1) MOTHER TERESA STREET: This is the main pedestrian street that runs from near University of Pristina towards the statue of Iskander Beg. It’s a long stretch of wide cobbled street with trendy shops and restaurants. This modern pedestrian zone is the heart of Pristina and a perfect place to meet and watch locals or to hang out any time of the day. Look for the statue of Kosovo’s first president Ibrahim Rugova near Iskander Beg’s portrait on Mother Teresa Street.
2) MUSEUM of KOSOVO: Few steps from Mother Teresa Street, we came to this museum which was closed at that time but the care taker let us in for free just to check out the first floor. The museum building itself was nice but there wasn’t really inside to see other than some photographs. Upstairs has some historical artifacts which we couldn’t visit.
3) KING MOSQUE: This is an old mosque located in the old quarter of Pristina and is known as “Sultan Mehmed Fatih” Mosque. The locals don’t know this mosque as King Mosque and we had to ask few people to find it. It’s a spacious masjid with grand entrance and a calm courtyard. Don’t miss the tall minaret beside the mosque. Inside, you can see the high dome and decorative mihrab and windows. There is no entrance fee but since it’s an active mosque visitors are not allowed during prayer time.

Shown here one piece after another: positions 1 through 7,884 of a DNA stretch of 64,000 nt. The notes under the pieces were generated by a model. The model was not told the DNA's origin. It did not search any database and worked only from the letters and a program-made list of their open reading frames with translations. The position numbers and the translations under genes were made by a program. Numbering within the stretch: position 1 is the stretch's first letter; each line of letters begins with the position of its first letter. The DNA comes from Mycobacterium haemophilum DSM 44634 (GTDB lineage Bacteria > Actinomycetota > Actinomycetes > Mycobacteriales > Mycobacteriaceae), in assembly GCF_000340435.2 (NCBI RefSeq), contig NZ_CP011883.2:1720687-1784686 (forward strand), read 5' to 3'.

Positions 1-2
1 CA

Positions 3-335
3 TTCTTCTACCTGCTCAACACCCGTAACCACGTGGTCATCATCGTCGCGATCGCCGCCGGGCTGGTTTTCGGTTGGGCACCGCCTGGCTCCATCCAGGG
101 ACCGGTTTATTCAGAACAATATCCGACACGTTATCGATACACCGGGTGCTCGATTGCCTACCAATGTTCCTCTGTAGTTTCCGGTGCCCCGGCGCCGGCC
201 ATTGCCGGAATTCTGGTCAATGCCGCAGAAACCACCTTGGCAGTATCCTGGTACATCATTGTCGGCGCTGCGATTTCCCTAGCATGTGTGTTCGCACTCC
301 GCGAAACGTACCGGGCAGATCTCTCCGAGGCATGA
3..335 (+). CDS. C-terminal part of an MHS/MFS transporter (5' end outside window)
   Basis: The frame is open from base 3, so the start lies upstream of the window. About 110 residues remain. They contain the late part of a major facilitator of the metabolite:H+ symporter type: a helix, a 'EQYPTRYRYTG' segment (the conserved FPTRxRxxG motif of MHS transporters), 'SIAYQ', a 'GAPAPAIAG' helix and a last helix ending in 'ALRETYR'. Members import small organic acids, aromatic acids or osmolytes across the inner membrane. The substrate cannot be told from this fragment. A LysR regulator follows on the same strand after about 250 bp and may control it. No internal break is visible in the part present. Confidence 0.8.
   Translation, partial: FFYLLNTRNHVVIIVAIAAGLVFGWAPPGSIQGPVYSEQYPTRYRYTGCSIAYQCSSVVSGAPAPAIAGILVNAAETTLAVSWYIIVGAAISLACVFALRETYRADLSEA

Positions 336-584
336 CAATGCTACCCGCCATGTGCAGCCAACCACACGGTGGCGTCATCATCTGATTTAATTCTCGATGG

There are couple other historic mosque on this street which were closed, one of them was Jashar Pasha Mosque and a clock tower.
4) OLD BAZAAR: Old bazaar is an atmospheric place outside King Mosque where locals come for daily grocery. You can find almost anything and everything in this outdoor market from fresh produce to electronics to tobacco, clothes and etc. It was very crowded at noon with lots of shoppers and some cars trying to squeeze thru the narrow roads.
5) NEW BORN: This a big sign in front of American School of Kosovo to celebrate Kosovo’s freedom and independence. The letters are written in camouflaged green and black colors similar to army uniform. Lots of restaurants and shops surround this place.
6) UNIVERSITY of PRISTINA LIBRARY: This library building is definitely worth a look. University of Pristina is located a couple of minutes’ walk from the city center opposite of Mother Teresa Cathedral. The huge blocks of bricks of this building is covered with massive chains. We didn’t go inside the library, just roamed around the university campus and walked past the library.